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More Irresponsible Reporting of a Submarine Loss Event (THRESHER)

There is an article in the NATIONAL INTEREST entitled "The Horrific Way a Navy
Submarine Crew Died: The Sub Split in 6 Pieces."

Others are going after the author of that article armed with my following assessment:

Based on very high time-resolution analysis (0.002s) of a recording of the SCORPION collapse
(implosion), we know that the compression phase of a collapse at great depth occurs - and
complete - in 16 percent of the reciprocal of the bubble-pulse frequency (BPF).

The THRESHER BPF was 3.4 Hz, the reciprocal of which is 0.2941 times 16 percent is 0.047
seconds (0.047s) or 47 milliseconds (ms).

The minimum time in which a human becomes aware of an external event is 80-100ms under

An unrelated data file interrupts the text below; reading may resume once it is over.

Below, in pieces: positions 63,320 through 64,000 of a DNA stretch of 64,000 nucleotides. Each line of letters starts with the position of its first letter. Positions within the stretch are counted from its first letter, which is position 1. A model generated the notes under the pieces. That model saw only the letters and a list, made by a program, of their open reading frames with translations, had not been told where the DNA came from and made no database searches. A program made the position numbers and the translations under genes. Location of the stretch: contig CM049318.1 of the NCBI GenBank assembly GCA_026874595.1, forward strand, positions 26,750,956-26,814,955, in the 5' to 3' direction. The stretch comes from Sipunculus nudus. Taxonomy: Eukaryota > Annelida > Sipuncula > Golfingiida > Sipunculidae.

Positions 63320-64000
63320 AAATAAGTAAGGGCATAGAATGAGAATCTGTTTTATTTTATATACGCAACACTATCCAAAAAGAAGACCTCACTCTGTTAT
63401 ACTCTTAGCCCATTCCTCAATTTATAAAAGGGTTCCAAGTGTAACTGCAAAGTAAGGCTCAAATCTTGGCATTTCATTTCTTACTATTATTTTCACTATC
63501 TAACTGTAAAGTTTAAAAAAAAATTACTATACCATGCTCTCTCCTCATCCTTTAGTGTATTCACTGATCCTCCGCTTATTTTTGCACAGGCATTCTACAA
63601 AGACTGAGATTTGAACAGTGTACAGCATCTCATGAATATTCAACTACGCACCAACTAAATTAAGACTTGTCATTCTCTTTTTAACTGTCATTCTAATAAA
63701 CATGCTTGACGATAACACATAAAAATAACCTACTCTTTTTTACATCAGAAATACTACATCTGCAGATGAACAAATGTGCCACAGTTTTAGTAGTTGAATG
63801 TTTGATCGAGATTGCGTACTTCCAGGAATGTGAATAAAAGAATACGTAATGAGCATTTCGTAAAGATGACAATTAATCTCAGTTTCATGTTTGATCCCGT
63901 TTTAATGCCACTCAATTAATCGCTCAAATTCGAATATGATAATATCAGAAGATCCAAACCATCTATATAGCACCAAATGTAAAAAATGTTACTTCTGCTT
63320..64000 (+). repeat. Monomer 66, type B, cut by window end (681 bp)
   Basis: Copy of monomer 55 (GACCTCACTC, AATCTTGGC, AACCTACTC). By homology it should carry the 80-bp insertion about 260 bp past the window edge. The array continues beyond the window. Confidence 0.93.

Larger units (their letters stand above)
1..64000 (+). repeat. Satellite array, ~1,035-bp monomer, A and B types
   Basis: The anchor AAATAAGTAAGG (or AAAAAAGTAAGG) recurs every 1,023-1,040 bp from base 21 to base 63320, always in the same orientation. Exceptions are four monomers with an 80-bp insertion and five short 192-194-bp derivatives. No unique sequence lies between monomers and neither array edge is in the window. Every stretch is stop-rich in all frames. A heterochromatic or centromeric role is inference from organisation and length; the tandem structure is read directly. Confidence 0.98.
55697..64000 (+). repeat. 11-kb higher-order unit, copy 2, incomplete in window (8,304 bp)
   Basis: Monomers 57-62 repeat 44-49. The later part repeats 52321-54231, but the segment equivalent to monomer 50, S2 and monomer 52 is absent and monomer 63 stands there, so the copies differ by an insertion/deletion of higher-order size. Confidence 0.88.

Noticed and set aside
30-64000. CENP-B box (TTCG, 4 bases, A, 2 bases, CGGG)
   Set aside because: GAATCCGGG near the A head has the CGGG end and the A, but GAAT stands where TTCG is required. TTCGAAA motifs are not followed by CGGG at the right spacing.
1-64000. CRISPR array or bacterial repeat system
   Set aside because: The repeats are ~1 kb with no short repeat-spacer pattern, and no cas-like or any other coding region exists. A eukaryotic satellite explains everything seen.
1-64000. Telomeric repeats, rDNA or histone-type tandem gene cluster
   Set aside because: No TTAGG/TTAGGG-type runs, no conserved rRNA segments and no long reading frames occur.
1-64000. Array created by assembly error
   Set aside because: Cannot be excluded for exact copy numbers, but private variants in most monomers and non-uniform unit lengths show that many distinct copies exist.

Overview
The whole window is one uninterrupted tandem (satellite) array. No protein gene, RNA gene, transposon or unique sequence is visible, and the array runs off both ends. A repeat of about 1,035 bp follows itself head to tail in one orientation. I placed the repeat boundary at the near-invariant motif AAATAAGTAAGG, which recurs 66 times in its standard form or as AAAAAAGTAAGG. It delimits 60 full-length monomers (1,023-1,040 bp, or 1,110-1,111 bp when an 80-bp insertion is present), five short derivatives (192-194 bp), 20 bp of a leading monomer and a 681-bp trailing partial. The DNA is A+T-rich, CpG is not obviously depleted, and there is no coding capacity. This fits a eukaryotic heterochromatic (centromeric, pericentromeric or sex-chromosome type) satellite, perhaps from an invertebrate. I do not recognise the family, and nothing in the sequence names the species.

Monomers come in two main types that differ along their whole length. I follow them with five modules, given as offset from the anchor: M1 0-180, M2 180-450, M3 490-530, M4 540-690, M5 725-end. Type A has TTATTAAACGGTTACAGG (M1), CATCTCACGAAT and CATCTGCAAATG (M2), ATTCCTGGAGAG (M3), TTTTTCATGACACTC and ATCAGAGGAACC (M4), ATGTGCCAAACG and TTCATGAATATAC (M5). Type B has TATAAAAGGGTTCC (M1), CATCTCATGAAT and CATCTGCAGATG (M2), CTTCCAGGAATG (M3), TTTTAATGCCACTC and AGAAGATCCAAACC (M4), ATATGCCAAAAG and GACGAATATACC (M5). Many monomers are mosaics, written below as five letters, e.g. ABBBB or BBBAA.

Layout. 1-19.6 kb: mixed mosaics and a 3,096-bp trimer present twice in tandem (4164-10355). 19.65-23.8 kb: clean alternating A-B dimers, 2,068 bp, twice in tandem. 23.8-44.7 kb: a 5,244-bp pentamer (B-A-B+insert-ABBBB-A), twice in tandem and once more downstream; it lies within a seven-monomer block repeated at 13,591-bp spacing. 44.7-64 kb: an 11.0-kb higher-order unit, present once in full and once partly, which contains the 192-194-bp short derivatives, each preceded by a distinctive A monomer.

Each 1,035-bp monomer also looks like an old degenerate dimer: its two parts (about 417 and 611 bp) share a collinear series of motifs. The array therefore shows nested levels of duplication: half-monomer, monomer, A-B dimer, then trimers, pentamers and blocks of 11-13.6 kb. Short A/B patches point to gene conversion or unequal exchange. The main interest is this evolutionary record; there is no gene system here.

optimum conditions.

When Usian Bolt won the 100m sprint event at the 2016 Olympics, he reacted to the starting
gun in 155ms.

During the preliminary heats, quarter-finals, semi-final and finals, none of the eight 100m
finalists had a reaction time of less than 128ms.

Bottom line: there was no sequential collapse of individual THRESHER compartments on
a time scale discernible to those onboard who - although they must have known collapse
was imminent - never knew it was occurring.

Re: More Irresponsible Reporting of a Submarine Loss Event (THRESHER)

Bruce, I'm glad to see that you are taking these writers to task and thanks for doing so.

In many of your posts you cite certain numerical specifics used in the computations you have made. I was wondering if you have any references for someone who wants to explore these things further. I really never got to explore this area and would like to learn as much as I can.